COLOUR INSPIRATION by guest blogger Katie Turton

We’re delighted to be able to share Katie Turton’s most recent colour and material experiments with you.  Katie’s work will be particularly fascinating and inspiring if you work in any capacity with colour for Interiors or Fashion; you are in the paint industry; you are a pastry chef or chocolatier; you have a passion for make-up. So get ready for a visual treat that is sure to motivate you to be more experimental with materials, textures, product styling, photography and colour.

“My motivation for this project was to explore my passion for photography in combination with my interest in trends by forming evocative trend imagery. I used my photography skills to capture unique compositions exploring the different contrasts of chosen materials, as well as producing innovative surfaces and intriguing imagery.”

“This project also allowed me the opportunity to experiment with new materials and examine how they interacted with each other.  I centred my imagery on the word ‘Contrast’ and this was used as my core inspiration. I probed the concept of different states of matter – liquid, powder and solid – and how these states would impact one another.”

“I gathered a range of materials; collected rocks, makeup and paint in a variety of shapes, sizes and colours, as well as wallpaper samples to use for backgrounds. I purposely used a limited selection of materials because I wanted to test how much I could achieve from such a small selection and investigate the properties of each material more widely.”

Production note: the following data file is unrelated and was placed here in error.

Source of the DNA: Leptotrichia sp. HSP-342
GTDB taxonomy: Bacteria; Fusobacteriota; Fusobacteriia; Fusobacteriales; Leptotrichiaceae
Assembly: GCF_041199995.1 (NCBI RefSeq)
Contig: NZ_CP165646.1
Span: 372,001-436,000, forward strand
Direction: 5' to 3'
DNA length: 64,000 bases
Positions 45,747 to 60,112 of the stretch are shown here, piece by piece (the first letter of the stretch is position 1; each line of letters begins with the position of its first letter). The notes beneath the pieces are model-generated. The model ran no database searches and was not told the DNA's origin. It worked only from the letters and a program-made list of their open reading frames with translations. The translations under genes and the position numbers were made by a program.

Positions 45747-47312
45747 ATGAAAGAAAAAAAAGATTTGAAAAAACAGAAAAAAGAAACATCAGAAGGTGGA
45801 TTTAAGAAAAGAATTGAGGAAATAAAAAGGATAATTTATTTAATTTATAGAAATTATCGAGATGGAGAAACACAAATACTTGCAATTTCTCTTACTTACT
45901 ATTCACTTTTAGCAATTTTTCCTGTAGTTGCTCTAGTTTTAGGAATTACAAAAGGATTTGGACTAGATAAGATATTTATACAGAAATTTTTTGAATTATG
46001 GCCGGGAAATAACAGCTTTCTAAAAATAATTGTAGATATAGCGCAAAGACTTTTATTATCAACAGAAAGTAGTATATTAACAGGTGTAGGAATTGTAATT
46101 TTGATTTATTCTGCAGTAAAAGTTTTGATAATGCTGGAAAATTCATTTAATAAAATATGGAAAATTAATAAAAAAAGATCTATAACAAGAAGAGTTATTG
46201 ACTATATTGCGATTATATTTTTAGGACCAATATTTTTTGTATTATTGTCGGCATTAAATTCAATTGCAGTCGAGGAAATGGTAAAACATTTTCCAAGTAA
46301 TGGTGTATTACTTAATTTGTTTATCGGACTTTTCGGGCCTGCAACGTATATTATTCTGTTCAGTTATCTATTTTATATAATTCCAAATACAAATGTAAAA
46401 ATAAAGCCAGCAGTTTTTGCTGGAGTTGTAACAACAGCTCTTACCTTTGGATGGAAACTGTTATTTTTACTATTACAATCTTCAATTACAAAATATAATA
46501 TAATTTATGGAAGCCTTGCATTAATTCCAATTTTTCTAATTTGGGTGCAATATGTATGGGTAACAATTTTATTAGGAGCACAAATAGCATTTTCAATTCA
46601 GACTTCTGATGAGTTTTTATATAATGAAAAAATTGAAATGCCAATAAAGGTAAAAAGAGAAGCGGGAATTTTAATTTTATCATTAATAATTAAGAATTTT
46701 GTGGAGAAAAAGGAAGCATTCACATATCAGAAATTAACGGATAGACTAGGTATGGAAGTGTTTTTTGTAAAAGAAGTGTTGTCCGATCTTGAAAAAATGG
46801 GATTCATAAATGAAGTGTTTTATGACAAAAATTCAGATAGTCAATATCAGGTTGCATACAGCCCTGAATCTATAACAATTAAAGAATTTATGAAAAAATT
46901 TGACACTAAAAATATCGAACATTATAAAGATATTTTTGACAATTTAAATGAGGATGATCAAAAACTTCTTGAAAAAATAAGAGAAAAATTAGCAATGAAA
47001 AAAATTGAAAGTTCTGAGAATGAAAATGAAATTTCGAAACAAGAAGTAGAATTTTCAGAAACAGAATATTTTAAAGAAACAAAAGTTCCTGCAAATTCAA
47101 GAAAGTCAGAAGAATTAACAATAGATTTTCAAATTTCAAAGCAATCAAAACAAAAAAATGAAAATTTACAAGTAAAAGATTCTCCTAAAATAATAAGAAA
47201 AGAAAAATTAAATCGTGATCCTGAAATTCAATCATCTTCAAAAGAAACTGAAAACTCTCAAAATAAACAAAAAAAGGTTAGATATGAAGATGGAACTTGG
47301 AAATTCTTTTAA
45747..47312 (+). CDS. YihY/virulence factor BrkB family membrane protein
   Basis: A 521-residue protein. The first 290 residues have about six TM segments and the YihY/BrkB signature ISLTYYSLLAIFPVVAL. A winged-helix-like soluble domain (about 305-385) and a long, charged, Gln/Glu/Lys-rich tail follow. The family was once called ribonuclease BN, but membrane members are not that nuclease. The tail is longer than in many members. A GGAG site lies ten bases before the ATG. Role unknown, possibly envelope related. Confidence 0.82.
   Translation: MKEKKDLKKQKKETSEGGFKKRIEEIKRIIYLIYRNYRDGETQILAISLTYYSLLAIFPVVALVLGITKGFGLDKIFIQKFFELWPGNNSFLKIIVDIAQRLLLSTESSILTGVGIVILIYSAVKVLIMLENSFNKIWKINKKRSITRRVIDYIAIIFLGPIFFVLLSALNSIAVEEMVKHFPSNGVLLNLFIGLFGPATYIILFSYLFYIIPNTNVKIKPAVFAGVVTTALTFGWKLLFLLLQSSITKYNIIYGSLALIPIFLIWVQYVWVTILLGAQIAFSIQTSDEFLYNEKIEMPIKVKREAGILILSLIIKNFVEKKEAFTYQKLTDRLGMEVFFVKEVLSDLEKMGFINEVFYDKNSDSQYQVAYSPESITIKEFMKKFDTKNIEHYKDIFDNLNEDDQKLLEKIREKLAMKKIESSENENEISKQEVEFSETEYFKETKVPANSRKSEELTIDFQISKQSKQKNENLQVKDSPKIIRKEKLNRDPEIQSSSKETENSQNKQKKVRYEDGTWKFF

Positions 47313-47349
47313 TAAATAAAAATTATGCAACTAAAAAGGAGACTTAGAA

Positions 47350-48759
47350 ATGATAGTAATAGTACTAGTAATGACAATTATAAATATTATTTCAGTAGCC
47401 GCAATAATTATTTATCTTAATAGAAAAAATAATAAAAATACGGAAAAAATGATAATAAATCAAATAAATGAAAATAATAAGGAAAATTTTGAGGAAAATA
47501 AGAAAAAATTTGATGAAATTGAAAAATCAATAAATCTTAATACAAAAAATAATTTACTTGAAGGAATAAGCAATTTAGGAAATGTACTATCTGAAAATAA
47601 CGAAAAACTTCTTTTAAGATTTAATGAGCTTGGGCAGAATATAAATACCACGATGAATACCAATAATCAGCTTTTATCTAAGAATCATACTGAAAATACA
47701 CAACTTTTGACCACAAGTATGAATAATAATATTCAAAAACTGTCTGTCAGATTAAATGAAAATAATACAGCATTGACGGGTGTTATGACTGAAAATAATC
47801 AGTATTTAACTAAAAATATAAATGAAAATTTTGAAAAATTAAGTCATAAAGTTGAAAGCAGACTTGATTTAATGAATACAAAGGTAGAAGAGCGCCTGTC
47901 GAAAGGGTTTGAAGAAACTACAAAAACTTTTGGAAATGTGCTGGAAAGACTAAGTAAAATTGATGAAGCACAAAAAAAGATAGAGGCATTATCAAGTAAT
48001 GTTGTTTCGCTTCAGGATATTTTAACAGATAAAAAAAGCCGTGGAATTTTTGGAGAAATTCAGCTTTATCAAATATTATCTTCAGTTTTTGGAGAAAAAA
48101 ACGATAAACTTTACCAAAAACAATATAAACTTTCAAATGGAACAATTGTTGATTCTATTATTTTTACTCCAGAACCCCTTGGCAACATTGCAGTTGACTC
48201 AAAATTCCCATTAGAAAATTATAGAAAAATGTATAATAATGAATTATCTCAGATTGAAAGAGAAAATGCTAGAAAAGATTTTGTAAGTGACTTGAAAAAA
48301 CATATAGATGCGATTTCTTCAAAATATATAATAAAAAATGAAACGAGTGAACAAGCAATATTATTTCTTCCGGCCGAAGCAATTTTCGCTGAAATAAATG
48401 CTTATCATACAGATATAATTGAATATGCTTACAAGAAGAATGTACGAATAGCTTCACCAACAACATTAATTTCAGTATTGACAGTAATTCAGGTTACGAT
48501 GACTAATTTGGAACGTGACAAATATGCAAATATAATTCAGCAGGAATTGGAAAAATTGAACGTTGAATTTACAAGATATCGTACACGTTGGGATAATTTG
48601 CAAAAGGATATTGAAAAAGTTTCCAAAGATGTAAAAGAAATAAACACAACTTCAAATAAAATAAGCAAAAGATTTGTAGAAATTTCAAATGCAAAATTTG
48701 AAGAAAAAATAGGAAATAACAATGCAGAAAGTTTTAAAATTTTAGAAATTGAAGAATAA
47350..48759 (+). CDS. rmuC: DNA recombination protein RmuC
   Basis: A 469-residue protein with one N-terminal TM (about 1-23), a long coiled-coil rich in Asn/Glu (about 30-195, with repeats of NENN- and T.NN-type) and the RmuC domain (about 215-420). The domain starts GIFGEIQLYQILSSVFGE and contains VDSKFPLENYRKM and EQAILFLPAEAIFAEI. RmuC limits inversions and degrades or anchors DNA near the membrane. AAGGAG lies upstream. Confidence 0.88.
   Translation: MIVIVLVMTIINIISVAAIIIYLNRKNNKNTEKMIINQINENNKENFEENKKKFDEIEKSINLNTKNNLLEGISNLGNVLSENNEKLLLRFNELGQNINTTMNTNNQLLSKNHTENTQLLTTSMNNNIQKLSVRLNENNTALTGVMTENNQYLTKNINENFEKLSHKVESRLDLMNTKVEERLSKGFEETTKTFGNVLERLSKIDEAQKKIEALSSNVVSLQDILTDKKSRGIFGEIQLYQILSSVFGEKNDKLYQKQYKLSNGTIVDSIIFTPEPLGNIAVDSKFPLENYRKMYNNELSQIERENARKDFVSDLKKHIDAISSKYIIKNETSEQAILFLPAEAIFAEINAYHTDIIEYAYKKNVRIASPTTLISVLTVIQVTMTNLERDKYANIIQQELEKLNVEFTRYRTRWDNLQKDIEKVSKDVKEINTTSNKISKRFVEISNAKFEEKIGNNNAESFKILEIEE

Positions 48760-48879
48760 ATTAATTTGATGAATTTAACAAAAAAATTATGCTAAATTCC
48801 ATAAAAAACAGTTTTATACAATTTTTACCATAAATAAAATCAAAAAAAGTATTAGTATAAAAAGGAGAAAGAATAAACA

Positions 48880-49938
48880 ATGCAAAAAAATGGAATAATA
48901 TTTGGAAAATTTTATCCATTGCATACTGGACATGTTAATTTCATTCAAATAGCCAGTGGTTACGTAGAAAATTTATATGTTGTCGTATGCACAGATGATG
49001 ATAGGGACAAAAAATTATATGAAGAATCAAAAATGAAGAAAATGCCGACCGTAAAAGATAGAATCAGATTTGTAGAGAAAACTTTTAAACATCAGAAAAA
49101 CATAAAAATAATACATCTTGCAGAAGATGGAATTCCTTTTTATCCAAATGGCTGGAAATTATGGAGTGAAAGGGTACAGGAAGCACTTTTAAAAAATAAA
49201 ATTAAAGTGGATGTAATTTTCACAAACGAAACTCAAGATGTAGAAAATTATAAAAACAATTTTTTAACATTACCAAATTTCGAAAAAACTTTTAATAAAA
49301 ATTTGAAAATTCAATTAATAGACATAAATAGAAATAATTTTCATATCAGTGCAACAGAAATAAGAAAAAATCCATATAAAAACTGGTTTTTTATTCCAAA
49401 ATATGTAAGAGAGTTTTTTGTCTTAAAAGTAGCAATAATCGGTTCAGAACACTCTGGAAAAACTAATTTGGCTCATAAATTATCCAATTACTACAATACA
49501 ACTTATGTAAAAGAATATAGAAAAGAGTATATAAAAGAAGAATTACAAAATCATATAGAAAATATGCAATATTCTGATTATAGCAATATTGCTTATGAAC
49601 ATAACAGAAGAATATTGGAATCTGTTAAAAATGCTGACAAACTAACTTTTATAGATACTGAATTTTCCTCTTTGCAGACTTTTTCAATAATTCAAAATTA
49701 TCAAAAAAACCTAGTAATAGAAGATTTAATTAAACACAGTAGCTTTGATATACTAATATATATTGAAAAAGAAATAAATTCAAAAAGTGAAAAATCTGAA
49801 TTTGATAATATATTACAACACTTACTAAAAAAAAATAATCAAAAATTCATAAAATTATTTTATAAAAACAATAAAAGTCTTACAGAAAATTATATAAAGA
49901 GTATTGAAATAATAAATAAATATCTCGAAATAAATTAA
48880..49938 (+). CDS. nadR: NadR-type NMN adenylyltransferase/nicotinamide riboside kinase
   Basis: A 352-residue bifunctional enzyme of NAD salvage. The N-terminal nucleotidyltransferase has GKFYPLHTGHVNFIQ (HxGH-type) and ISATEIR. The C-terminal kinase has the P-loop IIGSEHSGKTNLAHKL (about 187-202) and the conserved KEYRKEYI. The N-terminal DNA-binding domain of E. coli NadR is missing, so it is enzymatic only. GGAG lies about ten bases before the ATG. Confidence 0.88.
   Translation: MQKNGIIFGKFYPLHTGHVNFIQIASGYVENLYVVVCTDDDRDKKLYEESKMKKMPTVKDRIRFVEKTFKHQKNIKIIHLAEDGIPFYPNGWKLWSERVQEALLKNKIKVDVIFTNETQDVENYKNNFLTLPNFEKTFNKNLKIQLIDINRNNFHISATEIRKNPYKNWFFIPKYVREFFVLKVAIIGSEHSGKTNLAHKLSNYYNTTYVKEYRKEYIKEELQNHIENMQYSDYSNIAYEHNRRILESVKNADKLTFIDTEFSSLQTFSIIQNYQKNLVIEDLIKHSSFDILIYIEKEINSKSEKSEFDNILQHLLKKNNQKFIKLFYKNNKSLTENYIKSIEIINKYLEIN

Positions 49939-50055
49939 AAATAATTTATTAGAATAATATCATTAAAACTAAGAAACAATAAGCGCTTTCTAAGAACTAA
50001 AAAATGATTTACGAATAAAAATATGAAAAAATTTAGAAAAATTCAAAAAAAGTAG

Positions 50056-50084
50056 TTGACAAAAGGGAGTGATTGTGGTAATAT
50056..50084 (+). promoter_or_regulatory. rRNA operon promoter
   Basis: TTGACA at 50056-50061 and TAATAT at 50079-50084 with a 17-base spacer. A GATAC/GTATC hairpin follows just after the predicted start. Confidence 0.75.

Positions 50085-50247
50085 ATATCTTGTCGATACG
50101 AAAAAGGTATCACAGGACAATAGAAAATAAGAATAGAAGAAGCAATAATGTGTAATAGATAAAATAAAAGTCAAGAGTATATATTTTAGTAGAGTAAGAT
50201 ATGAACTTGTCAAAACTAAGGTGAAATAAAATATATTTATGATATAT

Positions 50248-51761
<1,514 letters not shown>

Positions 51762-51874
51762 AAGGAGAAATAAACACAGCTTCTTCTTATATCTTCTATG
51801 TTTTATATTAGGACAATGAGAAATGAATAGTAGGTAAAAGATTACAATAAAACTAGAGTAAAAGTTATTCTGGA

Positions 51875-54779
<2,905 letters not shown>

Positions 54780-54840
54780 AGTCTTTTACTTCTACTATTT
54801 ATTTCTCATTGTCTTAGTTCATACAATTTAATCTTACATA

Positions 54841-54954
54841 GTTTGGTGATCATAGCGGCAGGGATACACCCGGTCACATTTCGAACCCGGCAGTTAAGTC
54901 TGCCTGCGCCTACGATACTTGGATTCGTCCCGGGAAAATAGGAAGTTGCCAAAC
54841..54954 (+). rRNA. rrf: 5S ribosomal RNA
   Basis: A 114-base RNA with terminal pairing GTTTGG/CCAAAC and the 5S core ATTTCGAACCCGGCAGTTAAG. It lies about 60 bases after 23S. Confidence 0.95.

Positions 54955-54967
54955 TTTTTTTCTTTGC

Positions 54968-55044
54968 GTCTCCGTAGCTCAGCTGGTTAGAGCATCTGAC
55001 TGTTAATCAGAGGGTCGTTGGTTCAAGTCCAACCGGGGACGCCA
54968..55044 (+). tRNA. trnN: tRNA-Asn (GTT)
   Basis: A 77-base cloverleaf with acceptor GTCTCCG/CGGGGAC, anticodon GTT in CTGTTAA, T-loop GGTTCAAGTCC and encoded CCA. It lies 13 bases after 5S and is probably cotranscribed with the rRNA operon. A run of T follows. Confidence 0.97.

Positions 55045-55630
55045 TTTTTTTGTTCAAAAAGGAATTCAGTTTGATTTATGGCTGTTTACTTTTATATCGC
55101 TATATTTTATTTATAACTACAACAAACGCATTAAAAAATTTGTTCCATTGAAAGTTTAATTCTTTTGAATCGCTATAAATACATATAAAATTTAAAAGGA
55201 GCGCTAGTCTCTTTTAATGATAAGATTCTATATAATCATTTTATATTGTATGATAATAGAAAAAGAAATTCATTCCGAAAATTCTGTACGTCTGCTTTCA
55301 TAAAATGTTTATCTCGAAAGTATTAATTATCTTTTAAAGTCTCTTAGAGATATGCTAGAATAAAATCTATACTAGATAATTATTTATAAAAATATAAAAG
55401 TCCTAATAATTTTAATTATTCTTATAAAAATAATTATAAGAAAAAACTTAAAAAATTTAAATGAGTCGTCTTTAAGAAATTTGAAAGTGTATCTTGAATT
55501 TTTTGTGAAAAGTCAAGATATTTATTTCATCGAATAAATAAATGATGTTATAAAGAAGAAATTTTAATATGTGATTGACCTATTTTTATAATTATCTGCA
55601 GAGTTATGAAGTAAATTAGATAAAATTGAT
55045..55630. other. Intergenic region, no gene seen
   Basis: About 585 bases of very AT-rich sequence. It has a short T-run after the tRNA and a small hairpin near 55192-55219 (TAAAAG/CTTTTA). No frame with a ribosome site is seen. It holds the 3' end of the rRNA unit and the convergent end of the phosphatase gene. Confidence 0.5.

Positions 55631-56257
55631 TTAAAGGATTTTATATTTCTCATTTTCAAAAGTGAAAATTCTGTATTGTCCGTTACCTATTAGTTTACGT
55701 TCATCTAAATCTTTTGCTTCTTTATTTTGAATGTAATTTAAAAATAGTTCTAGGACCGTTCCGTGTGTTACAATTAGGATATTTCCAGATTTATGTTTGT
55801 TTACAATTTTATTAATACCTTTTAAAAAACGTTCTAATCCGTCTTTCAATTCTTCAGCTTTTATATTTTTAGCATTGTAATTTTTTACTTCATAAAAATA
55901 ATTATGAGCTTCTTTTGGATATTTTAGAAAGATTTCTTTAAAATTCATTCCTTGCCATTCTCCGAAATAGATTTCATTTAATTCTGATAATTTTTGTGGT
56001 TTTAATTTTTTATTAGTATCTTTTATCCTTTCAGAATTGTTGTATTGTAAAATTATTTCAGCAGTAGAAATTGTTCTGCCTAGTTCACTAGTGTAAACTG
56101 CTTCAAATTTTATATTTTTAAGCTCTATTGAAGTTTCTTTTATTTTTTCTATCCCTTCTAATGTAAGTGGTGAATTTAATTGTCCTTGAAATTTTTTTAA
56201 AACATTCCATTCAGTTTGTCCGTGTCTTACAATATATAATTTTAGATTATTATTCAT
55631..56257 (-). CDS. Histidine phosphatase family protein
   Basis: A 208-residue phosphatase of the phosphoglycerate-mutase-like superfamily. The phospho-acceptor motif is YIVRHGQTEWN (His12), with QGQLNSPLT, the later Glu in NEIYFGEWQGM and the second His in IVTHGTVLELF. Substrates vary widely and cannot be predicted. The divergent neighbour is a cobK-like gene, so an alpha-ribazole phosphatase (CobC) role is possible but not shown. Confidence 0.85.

“I mainly work on instinct when taking photographs – that’s how I feel I work best.  After some experimentation, I chose to dive straight in and start taking photos. I tried lots of different positions for the objects and when I felt like they were in the right place and relating to each other well, I began to freely add paint and powders over the top. I built up layers of makeup, paint and stones and photographed these compositions from a range of angles.”

“I reused objects from each photo multiple times, which resulted in additional texture and layers of colour.  Working on intuition and impulse was a huge part of my process and it makes my work unique and dynamic. I find that trusting myself – my decision-making and my senses – contributes to the success of my material compositions and imagery.”